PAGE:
Tuesday, August 10

Councillor Collaterals 2 - Councillors as Healthy Influences

In my second article of Councillor Collaterals, a brief and undetailed collection of articles all about councillors, I intend to explore whether it is a possible and realistic to be role models of the school population - healthy influences to their peers.

If you have not known yet, the school's councillors are perpetually regarded as the "cream of the crop". This is a terribly untrue statement! Although its meaning implies that councillors are the "best selection of the student population", using the phrase on them exaggerates the myth that councillors are "goody-two-shoes students that suck up to their teachers' demands". Often, the purpose of even using the phrase is defeated. What else do the rest of the students feel but neglected and prejudiced?

Yes, certain councillors ARE well-behaved students with good conduct and satisfactory academic results. However, you can't expect ALL of them to perform up to your expectations - FACE IT! Some of them were chosen outright because THERE WAS NO OTHER CHOICE to pick other students (refer to my previous article: Councillor Collaterals 1). One rotten apple spoils the whole barrel? Perhaps, at least in the eyes of most teachers. They expect councillors to be the BEST, the MOST WELL BEHAVED in the class, etc. (all the good qualities). Guess what? They often fail to see that many a time, COUNCILLORS have to meet certain standards, COUNCILLORS often are the first to get reprimanded for a job poorly done, COUNCILLORS have to answer for many of their wrongdoings more than a normal student, COUNCILLORS have to struggle to balance their commitments as a councillor (duties) and a student (studying). Not to mention the requirement of them to be ROLE MODELS to their peers?!

Wake up! Wake up! Teachers/Heads-of-Departments who are reading this - wake up! COUNCILLORS ARE STUDENTS! YES, they are to be treated slightly differently as compared to normal students because of their "title". But NO, never pick on them as if every minute offence they commit is wrong. YES, they have to meet your expectations which are higher than that of the normal student. But NO, never compare them to ordinary students in the "bad" sense that the student is better than the councillor. Well, you might as well transfer the "title" of "Student Councillor" from the councillor to the student! Comparing students, like a mother comparing her child to the child's better-behaved cousin, only serves to DEMORALISE the student further and eliminate more and more opportunities for the student to show what he's capable of. YES, councillors CAN be role models to their peers, by correcting them when they commit offences breaking the school rules, for example. But NO, not all councillors are up to the task of doing so. As you know, some councillors even commit MORE offences than the average student.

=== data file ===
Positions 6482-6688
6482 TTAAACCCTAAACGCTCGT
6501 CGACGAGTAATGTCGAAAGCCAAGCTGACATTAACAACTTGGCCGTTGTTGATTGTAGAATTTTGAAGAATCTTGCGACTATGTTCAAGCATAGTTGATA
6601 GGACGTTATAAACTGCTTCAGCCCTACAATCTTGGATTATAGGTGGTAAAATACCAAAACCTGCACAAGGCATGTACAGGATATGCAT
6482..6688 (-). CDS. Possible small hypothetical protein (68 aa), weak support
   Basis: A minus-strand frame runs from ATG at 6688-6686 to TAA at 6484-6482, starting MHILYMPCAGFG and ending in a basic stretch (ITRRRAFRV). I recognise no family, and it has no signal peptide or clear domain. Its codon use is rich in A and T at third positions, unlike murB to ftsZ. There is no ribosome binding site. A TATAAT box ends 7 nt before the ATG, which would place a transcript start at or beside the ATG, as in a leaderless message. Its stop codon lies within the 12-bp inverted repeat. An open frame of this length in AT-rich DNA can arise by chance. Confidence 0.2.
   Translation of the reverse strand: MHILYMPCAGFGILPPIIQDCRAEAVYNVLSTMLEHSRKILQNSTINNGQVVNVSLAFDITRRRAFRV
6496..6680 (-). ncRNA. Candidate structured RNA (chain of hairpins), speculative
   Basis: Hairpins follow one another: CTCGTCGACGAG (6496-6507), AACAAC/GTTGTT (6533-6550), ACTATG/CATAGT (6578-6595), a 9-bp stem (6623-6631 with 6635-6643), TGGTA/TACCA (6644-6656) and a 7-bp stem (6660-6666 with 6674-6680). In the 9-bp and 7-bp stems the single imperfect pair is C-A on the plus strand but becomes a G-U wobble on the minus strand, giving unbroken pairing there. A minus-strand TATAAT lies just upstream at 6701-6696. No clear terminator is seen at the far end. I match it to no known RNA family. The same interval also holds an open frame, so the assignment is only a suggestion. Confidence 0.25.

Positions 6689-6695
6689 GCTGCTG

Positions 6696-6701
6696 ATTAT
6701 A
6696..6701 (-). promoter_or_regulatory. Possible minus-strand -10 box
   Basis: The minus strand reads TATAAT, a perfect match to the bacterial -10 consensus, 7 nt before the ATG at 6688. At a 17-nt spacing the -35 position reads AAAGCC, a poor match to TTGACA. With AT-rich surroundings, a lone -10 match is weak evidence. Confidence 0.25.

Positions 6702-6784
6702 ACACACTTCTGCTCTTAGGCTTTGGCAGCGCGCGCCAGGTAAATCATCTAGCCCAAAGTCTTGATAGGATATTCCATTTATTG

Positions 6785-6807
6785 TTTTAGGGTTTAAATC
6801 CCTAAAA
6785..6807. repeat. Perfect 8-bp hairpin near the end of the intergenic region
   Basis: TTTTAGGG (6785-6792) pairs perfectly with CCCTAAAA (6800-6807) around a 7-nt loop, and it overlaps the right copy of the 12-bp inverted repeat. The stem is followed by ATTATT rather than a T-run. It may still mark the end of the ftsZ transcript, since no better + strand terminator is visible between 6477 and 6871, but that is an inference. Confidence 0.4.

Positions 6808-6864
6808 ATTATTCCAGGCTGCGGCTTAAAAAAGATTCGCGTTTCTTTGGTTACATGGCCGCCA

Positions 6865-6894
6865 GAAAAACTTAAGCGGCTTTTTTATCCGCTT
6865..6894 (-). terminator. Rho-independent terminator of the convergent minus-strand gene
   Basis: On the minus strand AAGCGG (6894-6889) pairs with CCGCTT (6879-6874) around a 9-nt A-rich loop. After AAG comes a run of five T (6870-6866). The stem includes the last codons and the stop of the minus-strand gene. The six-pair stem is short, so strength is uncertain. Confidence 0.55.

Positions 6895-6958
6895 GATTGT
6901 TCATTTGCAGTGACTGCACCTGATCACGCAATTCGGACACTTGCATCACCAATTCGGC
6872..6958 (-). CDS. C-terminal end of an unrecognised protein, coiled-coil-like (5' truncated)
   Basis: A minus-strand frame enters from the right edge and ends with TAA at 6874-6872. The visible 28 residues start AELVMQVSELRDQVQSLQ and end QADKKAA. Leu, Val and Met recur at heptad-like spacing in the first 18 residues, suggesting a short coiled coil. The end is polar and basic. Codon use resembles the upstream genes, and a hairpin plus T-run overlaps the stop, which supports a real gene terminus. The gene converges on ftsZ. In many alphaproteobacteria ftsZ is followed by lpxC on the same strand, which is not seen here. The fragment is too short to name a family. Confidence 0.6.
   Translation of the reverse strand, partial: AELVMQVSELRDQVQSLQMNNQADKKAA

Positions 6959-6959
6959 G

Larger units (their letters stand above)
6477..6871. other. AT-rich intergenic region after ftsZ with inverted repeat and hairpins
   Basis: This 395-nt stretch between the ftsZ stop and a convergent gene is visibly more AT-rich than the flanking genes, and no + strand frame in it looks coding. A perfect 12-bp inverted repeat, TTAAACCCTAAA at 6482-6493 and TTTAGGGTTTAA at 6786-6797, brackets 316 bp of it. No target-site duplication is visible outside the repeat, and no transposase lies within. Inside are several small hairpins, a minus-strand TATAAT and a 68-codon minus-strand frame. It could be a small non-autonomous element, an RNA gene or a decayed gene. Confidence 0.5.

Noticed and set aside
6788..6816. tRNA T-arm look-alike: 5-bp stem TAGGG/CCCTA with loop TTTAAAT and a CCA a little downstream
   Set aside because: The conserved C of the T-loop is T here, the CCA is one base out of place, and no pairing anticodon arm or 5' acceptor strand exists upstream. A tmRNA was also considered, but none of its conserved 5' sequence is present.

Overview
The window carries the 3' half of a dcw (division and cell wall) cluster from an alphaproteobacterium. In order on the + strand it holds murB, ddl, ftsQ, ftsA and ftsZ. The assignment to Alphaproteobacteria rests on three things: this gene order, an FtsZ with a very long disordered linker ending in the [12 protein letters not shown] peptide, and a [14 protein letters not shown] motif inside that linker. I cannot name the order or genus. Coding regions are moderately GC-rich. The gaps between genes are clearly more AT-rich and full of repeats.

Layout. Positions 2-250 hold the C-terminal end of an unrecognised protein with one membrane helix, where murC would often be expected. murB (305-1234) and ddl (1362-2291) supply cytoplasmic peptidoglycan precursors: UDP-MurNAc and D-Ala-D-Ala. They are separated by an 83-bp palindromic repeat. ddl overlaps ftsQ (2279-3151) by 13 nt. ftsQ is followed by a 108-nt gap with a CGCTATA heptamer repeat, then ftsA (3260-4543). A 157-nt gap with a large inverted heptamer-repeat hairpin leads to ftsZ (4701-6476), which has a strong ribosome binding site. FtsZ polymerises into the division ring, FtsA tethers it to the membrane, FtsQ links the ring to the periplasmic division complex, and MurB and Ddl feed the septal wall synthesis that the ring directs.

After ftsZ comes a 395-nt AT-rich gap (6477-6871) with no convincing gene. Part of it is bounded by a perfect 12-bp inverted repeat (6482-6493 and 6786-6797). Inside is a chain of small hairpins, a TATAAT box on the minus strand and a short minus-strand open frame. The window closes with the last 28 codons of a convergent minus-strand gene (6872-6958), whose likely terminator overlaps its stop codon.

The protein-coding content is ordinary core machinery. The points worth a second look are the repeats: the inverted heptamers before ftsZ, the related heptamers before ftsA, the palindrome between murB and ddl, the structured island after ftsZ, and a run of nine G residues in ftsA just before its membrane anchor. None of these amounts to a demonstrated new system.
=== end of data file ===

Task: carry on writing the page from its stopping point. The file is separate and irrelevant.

I guess it all boils down to how councillors are selected to become councillors. You select a boiled seed and plant it in infertile soil - no amount of water or fertiliser will ever cause the seed to develop. Similarly, selecting a student that's not up to the job of being a councillor and placing him in the "impure" school environment, hoping that he can change it for the better - is USELESS - no matter with how much support. Know what, ordinary students CAN be role models as well - after all, some of them do not "expose" their good side until they are slightly older (considering that they were chosen in Secondary 1 - an often unfair time to choose councillors due to their new environment and not being adapted fully to it yet). That it why some students are still given the chance to be councillors in Secondary 2 or 3.

Hence, having councillors as role models is impractical. Instead, students should learn from even ordinary, non-councillor peers. These average but outstanding individuals would perhaps better influence their peers as compared to some "black-sheep" councillors. The fault partially lies with the systems by which St. Hilda's Primary School is run as well. As most St. Hilda's Secondary School students come from the primary school, a heavy responsibility is bestowed upon the primary school to ensure that their students are more of QUALITY than QUANTITY, to ensure individuals that are easier to "handle" when they enter the secondary school.

In my next article of Councillor Collaterals, I will explore the feasibility of the impartation of the school's core values from councillor to ordinary student.


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